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The Internet of Things: Key issues for the 2015 Parliament

From clothes to cars, fridges to farm animals, we now live in a world where almost anything – everyday objects, animals or people - can be connected to the internet.

This “Internet of Things”, where billions of devices can talk directly to each other without needing to interact with human beings, could potentially transform the world around us. Connected smoke alarms could set lights flashing and automatically open doors. Traffic lights could monitor and react to traffic flow. And as the technology develops, new applications will emerge that we can't even predict.

The Internet of Things (IoT) is still at a very early stage. However, some applications are already proving useful.

For example, in the Netherlands, 25 local authorities use ‘smart bins' to optimise waste collection by sending a warning when they are getting full.

This means refuse collectors can avoid unnecessary journeys. In one local authority the bins have saved around £72,000 and cut emissions by 18% in the course of a year.

In Toronto, smart traffic lights that process local traffic information have reduced delays by up to 40 percent and travel times by 26 percent.

There are around 14 billion objects connected to the internet today. By 2020 this figure could increase to anything from 20 billion to 100 billion. Industry predicts revenues ranging from hundreds of billions to trillions of pounds, over the next 5-10 years.

The UK Government Chief Scientific Adviser (CSA) has said that the IoT has the potential to have a greater impact on society than the first digital revolution. 

However, he also pointed out that emerging technologies are subject to hype: technology analysts Gartner suggest that the Internet of Things is currently at the ‘peak of inflated expectations'.

Several questions need to be addressed for the IoT to reach its full potential:

How will the ‘things' talk to each other?

In most cases this will be via wireless network. There are various technologies available, such as wi-fi, Bluetooth, 3G and 4G.

However, they all use different communications protocols: a system that uses wi-fi will not necessarily be able to talk to one that uses Bluetooth. Unless industry agrees common standards, the full potential of the Internet of Things may never be realised.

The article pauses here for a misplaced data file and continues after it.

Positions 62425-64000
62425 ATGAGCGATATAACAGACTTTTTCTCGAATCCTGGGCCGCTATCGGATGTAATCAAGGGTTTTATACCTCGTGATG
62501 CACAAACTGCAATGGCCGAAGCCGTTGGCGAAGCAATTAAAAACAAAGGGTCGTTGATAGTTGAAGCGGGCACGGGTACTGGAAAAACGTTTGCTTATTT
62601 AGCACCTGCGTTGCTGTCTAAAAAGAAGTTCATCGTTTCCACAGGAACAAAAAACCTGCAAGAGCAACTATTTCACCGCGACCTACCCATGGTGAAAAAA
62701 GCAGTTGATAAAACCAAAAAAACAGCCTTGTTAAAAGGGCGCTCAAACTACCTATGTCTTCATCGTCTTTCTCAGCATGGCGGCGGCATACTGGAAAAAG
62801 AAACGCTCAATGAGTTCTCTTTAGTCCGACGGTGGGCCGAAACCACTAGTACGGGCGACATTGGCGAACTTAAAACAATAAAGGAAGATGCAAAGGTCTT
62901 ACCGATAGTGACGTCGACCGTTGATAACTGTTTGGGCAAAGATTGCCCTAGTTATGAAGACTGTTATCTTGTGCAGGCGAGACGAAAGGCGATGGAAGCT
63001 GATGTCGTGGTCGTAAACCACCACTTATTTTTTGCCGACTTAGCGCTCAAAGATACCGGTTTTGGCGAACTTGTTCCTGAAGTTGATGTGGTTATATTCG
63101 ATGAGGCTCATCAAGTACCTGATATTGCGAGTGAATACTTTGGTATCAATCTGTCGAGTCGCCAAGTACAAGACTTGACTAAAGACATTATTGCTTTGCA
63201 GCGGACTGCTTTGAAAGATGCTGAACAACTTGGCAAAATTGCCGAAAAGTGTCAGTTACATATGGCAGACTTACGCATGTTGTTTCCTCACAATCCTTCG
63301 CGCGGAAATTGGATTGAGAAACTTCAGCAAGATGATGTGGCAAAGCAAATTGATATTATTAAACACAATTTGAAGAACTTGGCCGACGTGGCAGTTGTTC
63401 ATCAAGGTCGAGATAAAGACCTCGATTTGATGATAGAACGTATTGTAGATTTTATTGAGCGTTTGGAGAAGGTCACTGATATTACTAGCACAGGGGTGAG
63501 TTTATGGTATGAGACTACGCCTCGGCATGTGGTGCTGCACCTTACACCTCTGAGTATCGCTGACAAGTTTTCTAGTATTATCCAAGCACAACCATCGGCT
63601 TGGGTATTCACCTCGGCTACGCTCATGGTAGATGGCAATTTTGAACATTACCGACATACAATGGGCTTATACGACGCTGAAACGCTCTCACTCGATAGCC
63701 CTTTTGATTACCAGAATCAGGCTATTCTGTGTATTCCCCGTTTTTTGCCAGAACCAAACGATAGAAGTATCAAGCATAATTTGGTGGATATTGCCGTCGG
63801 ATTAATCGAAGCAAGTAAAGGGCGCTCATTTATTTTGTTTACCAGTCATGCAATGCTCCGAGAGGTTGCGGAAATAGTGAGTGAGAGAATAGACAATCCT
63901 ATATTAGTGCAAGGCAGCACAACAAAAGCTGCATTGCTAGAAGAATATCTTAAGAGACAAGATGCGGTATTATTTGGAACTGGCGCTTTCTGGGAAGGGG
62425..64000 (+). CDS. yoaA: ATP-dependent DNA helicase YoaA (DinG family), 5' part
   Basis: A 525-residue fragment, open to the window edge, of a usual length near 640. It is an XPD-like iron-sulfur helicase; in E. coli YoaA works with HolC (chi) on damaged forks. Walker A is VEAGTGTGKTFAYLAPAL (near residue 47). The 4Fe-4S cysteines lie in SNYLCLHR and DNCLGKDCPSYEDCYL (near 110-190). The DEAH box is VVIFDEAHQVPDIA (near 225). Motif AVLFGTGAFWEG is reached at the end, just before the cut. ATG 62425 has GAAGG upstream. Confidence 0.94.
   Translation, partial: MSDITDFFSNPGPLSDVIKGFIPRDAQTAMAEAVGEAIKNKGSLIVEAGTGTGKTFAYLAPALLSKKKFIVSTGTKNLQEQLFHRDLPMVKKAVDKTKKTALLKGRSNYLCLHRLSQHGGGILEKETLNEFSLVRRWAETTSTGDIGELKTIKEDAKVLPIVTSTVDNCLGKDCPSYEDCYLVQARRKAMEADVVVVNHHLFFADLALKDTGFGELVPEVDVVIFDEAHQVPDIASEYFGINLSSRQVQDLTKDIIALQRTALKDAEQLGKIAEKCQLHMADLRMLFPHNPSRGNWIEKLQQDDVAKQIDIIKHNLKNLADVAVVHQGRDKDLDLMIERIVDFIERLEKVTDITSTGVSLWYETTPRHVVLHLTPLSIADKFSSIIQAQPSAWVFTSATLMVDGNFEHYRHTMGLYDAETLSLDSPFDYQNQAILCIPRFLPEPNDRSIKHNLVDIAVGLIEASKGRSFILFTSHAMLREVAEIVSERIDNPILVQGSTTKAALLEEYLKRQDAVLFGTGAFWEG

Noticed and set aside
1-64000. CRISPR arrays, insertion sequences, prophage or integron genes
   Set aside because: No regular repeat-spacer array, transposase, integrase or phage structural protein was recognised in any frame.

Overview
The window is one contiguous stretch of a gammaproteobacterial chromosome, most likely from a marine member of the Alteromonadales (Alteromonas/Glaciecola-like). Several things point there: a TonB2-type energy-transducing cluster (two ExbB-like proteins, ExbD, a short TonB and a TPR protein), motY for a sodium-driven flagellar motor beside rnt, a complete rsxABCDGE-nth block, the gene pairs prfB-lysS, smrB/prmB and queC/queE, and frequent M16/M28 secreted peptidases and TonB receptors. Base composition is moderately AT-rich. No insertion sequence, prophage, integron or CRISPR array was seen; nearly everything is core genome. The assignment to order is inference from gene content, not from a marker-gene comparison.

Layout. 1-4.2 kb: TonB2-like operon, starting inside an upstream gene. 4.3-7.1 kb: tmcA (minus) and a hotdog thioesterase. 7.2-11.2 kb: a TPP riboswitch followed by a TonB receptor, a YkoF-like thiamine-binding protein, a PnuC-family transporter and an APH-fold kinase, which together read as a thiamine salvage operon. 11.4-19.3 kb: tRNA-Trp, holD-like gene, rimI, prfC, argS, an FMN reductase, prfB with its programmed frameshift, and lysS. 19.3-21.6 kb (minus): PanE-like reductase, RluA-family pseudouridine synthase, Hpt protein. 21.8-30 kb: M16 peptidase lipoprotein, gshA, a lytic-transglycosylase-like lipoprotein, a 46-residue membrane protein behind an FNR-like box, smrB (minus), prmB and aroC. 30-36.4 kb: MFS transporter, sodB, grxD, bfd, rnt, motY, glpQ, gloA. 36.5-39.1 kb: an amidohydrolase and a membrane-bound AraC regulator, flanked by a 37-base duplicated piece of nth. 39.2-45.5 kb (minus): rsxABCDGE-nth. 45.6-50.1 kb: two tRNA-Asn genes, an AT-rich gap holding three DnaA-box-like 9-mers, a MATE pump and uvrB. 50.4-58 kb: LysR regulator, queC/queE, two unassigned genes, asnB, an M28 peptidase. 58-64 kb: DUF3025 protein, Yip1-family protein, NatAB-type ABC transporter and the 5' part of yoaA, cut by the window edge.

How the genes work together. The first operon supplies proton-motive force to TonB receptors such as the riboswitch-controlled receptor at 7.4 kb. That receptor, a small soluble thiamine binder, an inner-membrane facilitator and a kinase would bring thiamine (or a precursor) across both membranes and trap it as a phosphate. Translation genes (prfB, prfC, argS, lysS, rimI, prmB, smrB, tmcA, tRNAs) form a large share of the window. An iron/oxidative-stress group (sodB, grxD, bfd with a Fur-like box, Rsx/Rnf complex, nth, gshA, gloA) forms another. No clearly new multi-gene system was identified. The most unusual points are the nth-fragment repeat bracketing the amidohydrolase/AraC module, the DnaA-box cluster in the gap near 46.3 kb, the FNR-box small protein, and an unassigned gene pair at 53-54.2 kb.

There are many initiatives underway to find a solution, but no consensus has been reached. What's more, in choosing any one network, manufacturers risk committing themselves to a technology that may become redundant.

Wireless networks use electromagnetic spectrum to exchange data, a valuable resource used for navigation, broadcasting and communications services.

The Internet of Things will increase the demand for spectrum. In a recent stakeholder consultation, the communications regulator Ofcom said that in the short to medium term this demand could probably be accommodated. In the longer term, however, more flexible approaches to spectrum usage will need to be found.

Who can see the data?

The devices making up the Internet of Things will harvest vast quantities of data. Who does it belong to? And how should it be protected against unauthorised access? 

For example, the UK aims to install smart electricity and gas meters in every home and small business by 2020. Consumers will be able to monitor their energy usage and suppliers will be able to manage energy demands better.

But concerns have been raised about whether these meters could be used to monitor consumers' lifestyles and pass information on to third parties.

While measures have been put in place to give consumers control over what data they share, there are still concerns that the data could be used in ways that infringe privacy.

How secure is the Internet of Things?

The IoT will give rise to large numbers of devices. This means that traditional approaches to security (such as running software upgrades) may not be practical to implement. 

There have already been examples of hackers gaining access to data from webcams, baby monitors, CCTV cameras and even fridges (which were used to send spam e-mails).

Security researchers have even shown that it is possible to breach some medical devices and cars, although this would require specialist expertise and equipment. The communications networks over which devices will talk to each other need to be robust and the data kept secure.

Who is responsible?

If a system malfunctions, who is to blame? Is it the user, the manufacturer, or the person who installs the system? This is just one example of an area where the Internet of Things is likely to create new regulatory challenges.

From 2004 to 2013, there were nearly 22,000 new patents published relating to the IoT. The number of applications has increased by almost 40% each year, compared to only 6% across all technologies.

In 2014 the Government announced extra funding of £45 million on IoT technology. The Chief Scientific Adviser believes that the UK is well placed to be among the emerging world leaders in reaping the benefits from Internet of Things technologies and services.


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